Chocolate and almonds are ingredients my mother loves in her ice cream. So, today on the ocassion of her birthday I have made her this frozen treat with my simple 4-ingredient ice cream recipe that needs no cooking. Since she fancies mini bites of ice cream, I have gone ahead and used ice cube trays rather than a container to freeze the ingredient mixture.
Here is the recipe for your perusal.
It’s Diwali, the festival of lights and a time to indulge in some sumptuous sweet delights. Since everyone is adding to the festive cheer with traditional recipes, I thought of making a very traditional sweet, SHAKARPAALE to celebrate the occasion with friends. The most popular version of this sweet is a deep fried one made with refined flour and is crispy in texture. However, the Kokani Muslim one is that made of semolina, not deep-fried and has a crumbly texture.
So, here is my recipe for adding a sweet touch to Diwali celebrations today:
All my childhood years I have seen every winter without fail my grandmother would make these laddus. Packed with the nutritional goodness of fenugreek (methi) seeds, jaggery, ghee and much more, these laddus have a peculiar bitter-sweet profile. While in our Kokani Muslim community we generally relish these as a winter sweet, women who are in their early post-natal months too are prescribed to consume these.
Every household has their own rendition of arriving at the recipe which has usually been passed down from one generation of ladies in the family to the next by mere word of mouth.
Here is my rendition of the recipe for arriving at crumbly textured methi che laadu for celebrating #LadduDay today:
On the occasion of #WorldEggDay here is my recipe for flavourful egg and cheese pattice. These are shallow fried discs of boiled egg and grated cheese mixed together with Béchamel sauce that has been cooked just enough to arrive at a thick paste. Owing to cheese that tends to melt during the cooking process these pattice acquire a very melt-in-mouth texture.
Here is the recipe to arrive at these delightful pattice:
This recipe is a very traditional way of preparing eggplants in the Kokani Muslim cuisine.
Coarsely powdered toasted, black sesame seeds are introduced in an onion-coconut-dry spices masala that serves as filling and doubles up as gravy too for the eggplants. This dish is best relished with rice flour bhakris (flat bread) or steamed rice.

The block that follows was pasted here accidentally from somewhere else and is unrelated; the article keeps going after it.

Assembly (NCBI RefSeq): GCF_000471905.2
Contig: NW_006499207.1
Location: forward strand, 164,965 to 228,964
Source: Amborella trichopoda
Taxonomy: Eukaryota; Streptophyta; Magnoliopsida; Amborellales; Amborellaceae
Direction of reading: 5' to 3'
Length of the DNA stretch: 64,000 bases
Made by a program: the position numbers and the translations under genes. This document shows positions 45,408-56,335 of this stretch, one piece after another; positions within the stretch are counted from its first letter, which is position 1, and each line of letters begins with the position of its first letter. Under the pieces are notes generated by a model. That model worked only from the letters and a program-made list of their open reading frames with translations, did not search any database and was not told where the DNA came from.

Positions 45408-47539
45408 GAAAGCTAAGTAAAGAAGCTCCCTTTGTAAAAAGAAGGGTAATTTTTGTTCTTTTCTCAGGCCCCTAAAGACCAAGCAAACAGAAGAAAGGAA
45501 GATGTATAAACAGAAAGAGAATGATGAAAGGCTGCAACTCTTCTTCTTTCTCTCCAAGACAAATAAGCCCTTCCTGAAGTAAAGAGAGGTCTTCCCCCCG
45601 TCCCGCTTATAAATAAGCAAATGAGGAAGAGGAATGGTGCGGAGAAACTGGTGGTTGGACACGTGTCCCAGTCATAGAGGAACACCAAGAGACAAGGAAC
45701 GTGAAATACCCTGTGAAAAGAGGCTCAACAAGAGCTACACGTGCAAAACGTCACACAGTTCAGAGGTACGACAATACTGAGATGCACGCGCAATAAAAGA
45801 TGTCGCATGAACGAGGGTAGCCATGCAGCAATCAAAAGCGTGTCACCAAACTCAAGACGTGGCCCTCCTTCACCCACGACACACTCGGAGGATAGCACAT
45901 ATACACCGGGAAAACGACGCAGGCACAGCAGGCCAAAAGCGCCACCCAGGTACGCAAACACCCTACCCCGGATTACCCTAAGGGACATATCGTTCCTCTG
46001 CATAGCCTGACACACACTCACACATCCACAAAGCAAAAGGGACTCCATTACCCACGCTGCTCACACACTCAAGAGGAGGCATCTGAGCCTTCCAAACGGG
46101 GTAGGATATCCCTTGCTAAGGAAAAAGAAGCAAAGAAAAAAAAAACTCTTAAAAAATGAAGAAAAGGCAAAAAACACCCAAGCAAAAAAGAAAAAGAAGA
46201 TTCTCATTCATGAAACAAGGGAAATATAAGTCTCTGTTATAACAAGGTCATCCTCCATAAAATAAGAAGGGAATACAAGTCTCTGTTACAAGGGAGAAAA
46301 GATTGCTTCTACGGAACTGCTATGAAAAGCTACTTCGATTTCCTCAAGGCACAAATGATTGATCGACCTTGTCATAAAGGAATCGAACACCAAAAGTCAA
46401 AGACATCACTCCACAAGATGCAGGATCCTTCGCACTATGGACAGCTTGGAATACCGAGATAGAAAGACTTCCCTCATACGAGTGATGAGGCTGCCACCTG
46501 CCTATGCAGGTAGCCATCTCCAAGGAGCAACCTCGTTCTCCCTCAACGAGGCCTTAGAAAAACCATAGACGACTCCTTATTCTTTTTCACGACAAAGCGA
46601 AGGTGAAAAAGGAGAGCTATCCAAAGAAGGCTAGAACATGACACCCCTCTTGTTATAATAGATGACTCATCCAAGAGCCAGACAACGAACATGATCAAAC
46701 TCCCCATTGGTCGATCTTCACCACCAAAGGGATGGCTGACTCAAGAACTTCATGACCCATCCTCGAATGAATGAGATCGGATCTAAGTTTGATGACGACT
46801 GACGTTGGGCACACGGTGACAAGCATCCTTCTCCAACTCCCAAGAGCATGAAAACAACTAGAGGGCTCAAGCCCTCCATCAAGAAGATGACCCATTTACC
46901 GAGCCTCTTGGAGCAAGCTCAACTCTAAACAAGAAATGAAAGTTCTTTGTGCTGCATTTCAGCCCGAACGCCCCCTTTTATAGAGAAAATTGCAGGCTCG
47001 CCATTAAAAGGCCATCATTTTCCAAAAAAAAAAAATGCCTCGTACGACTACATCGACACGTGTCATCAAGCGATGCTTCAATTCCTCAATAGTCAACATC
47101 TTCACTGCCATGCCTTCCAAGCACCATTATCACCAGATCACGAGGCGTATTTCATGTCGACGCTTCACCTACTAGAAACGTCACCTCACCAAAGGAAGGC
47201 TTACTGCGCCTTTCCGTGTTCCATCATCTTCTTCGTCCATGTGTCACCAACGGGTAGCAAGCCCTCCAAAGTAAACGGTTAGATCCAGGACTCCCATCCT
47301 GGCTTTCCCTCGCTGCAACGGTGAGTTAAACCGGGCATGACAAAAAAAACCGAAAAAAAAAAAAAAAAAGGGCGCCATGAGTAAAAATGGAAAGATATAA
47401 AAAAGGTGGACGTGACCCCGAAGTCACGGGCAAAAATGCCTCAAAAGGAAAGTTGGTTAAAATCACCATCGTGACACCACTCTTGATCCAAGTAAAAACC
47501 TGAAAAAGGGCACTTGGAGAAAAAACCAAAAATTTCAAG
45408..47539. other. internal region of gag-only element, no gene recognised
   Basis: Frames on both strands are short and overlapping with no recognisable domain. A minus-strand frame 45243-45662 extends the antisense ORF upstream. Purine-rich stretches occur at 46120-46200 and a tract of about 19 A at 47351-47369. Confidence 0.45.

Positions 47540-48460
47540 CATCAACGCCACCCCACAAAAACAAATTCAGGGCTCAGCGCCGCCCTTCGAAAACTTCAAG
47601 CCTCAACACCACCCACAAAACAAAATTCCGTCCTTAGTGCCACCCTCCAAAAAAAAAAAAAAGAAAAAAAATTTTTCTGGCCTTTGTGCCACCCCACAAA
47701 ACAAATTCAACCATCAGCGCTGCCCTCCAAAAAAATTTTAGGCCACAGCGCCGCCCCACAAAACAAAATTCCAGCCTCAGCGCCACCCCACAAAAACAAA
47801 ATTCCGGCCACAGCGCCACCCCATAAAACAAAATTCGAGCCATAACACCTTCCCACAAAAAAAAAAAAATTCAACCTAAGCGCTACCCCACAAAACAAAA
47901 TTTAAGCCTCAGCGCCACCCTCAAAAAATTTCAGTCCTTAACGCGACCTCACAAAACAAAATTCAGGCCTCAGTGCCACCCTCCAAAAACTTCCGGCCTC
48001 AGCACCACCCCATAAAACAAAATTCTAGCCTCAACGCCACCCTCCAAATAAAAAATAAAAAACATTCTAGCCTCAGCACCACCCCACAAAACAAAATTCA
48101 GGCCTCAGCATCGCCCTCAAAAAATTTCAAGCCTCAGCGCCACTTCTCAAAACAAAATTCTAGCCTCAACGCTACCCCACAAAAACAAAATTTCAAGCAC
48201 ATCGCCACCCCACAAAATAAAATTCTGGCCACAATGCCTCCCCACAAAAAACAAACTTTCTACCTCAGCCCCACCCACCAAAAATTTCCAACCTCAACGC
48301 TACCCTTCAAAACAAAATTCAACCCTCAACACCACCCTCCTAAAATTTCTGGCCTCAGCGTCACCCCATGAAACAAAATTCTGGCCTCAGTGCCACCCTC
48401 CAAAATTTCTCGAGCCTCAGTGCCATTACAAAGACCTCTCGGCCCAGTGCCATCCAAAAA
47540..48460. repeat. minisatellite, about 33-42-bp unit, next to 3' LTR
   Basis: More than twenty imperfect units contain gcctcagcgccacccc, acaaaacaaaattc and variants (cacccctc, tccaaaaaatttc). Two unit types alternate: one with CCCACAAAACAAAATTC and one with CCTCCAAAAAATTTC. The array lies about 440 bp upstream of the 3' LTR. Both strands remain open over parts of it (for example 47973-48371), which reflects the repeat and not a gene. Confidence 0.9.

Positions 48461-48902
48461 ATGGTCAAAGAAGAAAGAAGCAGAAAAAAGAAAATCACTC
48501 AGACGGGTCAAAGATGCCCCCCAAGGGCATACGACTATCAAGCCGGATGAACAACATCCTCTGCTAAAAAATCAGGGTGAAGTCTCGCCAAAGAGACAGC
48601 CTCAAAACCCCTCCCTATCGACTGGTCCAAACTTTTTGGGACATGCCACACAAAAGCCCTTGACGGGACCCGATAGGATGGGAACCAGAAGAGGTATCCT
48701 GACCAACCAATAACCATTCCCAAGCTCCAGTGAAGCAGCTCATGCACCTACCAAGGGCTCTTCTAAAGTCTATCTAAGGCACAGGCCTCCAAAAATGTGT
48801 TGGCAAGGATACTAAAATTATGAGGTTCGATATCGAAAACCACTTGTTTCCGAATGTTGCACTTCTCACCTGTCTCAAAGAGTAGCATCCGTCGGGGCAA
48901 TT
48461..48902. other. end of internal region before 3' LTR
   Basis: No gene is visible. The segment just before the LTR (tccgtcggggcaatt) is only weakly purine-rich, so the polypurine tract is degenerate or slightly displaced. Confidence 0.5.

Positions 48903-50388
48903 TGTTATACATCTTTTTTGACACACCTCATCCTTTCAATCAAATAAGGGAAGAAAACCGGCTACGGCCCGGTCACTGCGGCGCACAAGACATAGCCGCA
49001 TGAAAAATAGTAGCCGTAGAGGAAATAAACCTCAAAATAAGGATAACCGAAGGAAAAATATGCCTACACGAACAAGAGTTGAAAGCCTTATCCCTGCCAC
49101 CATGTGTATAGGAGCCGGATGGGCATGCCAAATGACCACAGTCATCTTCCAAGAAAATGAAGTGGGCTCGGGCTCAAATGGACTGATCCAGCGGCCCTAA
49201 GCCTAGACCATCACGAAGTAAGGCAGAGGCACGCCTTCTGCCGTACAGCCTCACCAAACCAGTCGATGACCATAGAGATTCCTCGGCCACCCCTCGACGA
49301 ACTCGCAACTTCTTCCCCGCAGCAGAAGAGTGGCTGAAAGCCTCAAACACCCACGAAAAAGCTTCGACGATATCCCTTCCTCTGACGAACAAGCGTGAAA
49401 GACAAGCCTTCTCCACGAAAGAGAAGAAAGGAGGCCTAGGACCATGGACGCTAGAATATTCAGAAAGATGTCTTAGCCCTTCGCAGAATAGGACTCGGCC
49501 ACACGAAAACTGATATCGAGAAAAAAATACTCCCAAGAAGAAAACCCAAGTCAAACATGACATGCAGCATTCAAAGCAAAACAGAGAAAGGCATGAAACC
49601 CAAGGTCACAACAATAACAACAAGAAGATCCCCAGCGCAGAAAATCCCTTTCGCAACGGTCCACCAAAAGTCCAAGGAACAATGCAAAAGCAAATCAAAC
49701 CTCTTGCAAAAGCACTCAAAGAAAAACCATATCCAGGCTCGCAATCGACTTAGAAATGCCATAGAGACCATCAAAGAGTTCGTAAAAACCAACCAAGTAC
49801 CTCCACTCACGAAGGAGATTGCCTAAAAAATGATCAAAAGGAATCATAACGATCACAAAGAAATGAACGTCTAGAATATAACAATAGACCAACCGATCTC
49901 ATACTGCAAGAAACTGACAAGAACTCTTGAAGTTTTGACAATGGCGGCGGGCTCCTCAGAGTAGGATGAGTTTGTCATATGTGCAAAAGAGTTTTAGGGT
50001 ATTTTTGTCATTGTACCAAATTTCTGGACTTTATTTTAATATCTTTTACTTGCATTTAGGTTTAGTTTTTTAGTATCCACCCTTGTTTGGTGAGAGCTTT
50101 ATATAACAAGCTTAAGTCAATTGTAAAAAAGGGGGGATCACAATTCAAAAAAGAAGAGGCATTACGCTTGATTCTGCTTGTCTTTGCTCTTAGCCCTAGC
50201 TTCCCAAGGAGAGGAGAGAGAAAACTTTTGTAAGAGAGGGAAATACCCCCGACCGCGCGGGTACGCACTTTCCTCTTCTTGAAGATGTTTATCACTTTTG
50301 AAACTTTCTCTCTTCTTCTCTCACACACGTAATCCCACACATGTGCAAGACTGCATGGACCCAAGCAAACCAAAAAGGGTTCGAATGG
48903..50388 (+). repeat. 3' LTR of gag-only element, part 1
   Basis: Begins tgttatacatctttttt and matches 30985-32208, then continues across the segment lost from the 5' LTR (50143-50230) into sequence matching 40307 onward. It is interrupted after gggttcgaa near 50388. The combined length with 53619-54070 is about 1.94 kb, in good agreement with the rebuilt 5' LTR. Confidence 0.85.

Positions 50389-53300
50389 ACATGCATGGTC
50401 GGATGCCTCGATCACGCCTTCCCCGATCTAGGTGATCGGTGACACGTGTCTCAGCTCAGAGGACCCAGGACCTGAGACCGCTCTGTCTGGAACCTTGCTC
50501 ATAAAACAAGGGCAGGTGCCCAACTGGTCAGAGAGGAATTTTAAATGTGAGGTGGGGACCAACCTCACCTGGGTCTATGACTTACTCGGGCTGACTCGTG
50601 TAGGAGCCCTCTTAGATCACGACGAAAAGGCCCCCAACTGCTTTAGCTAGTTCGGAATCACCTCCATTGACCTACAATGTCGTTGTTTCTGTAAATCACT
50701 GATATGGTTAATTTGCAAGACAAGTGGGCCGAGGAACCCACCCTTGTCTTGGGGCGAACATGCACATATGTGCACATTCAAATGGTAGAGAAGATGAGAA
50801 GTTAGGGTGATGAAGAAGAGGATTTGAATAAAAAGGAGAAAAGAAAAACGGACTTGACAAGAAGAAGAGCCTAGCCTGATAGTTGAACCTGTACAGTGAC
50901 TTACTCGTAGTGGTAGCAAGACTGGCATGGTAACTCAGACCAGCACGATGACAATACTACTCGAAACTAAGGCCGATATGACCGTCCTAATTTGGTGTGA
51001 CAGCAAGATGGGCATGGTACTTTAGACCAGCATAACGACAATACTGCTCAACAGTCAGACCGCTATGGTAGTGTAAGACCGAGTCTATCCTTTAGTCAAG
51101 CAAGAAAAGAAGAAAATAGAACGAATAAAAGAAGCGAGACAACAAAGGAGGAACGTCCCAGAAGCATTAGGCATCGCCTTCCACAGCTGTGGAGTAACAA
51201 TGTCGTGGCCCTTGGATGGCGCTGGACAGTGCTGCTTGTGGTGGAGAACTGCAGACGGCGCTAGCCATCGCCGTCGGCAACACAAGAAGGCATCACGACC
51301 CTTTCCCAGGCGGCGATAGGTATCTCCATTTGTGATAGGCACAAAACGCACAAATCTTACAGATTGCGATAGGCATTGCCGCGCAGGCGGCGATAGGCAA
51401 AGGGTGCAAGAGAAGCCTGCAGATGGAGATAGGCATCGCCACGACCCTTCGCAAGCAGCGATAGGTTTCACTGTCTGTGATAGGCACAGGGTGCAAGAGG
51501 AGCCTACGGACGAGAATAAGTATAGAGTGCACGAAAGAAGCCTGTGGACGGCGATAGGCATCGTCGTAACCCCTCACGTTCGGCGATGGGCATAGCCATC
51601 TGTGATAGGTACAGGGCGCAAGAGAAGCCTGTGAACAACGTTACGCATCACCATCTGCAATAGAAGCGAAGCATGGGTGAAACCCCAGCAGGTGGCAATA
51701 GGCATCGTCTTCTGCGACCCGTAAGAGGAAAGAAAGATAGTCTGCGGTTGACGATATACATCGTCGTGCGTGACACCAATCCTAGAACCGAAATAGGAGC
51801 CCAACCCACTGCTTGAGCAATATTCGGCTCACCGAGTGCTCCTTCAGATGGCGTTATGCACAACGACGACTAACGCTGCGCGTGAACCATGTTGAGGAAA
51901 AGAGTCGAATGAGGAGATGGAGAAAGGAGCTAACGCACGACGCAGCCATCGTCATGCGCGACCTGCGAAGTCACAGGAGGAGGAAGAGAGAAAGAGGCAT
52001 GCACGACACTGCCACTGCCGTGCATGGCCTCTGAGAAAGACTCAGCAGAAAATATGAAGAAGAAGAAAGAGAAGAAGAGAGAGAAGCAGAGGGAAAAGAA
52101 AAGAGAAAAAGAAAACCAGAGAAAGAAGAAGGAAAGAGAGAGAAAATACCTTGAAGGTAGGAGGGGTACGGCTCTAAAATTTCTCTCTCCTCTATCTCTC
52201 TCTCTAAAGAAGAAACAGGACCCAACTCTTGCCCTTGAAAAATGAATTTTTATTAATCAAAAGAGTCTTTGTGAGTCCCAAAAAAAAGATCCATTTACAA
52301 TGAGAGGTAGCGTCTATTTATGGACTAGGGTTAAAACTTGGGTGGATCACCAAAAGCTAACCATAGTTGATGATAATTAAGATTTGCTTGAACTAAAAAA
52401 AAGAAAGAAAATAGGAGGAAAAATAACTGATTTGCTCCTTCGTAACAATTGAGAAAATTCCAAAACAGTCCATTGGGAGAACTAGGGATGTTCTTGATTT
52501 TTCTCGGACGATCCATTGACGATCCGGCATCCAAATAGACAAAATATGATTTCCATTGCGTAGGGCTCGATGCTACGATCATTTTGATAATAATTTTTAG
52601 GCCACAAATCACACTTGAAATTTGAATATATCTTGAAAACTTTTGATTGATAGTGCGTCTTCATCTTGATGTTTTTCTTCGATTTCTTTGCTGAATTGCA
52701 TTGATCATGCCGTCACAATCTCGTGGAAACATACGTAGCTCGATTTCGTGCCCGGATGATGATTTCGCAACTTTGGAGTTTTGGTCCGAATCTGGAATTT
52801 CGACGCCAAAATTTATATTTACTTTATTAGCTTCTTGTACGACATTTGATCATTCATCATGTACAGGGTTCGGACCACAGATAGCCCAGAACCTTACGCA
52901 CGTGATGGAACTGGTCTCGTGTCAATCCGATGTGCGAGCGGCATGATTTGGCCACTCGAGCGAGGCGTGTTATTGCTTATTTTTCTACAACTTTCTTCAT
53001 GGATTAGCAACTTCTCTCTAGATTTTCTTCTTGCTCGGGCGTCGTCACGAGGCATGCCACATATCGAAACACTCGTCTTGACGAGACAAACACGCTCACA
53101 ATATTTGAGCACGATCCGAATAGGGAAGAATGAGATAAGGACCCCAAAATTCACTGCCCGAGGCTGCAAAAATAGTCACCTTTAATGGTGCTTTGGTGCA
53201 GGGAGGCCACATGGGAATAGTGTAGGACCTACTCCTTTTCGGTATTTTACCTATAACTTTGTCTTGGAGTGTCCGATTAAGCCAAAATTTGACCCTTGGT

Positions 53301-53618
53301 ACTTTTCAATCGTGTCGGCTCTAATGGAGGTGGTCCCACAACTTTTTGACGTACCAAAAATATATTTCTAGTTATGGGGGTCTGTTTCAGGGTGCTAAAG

Here is the detailed recipe for your perusal:
So, lababdar is a kind of thick gravy laced with tomato and nut paste. However, since I had a friend over who is allergic to cashew nuts I decided to move away from the original recipe and instead use onion paste to make the gravy thick. Also, curry leaves are generally not an ingredient used in traditional lababdar recipes but I love their flavour and so have used them in my recipe. In addition, I have made the gravy slightly spicy with use if bedagi red chili powder instead of the Kashmiri chilli powder.
Do let me know if this variation from the traditional lababdar recipe works for you. Here is the recipe:
I usually have a week's stock of this easy-to-make sauce ready in my refrigerator. Rather than using tomatoes as is, grilling them brings out a more profound flavour of them in the sauce. Also, one can choose to grill the tomatoes in the oven, but the open flame serves as a faster mode.
The sauce can brought to use in different ways to prepare a lot of dishes in a short span of time. Slather it on pizza, spread it on sliced bread to make sandwiches or rotis to make wraps; douse spaghetti with it or use it as a dip with chips or simply drizzle it over a piece of grilled meat.
Here is the recipe of my multi-purpose sauce:
Coconut is used extensively in Kokani Muslim cuisine and is also a key ingredient of some traditional chutneys. A very special cooked chutney recipe with scraped coconut is Shijleli Naralaachi Chutney that is enjoyed as a dish with fresh rice flour bhakris.
So, as a round up to #ChutneyDay on Sept 24 here is my recipe for this chutney.
In Kokani Muslim cuisine the use of dry red chillies for chutneys and masala is a common practice. The chutney made with these chillies called LAAL MIRCHYACHI CHUTNEY is often an accompaniment with a rice delicacy of the cuisine called 'gudh pulao'.
So, as round up to #ChutneyDay on Sept 24 here is my second recipe.
Its #ChutneyDay on September 24, so as my round up to it I am sharing some traditional Kokani Muslim chutney recipes. Kokani Muslims are an ethnic clan that inhabit the Konkan stretches of Maharashtra state in India. As a result of proximity to the sea, coconuts are in abundance in the region and hence utilized to a great extent by the community in their cooking.
Today I am sharing the recipe of BHUJLELYA SUKHYA KHOBRYACHI CHUTNEY or a flavourful, roasted, dried coconut chutney that is relished with dal rice (varan bhaat) or rice chapatis (taandulchi bhaakri). Traditionally chutneys, even masalas were made on the grinding stone or ‘paata-varvatta’ (the term for the pair of grinding stones in our Kokani dialect). So, I have used a grinding stone and not a machine blender to make the chutney. Hence I could achieve a beautiful texture and lots of flavour.
Here is how the recipe goes.
- Food & travel enthusiast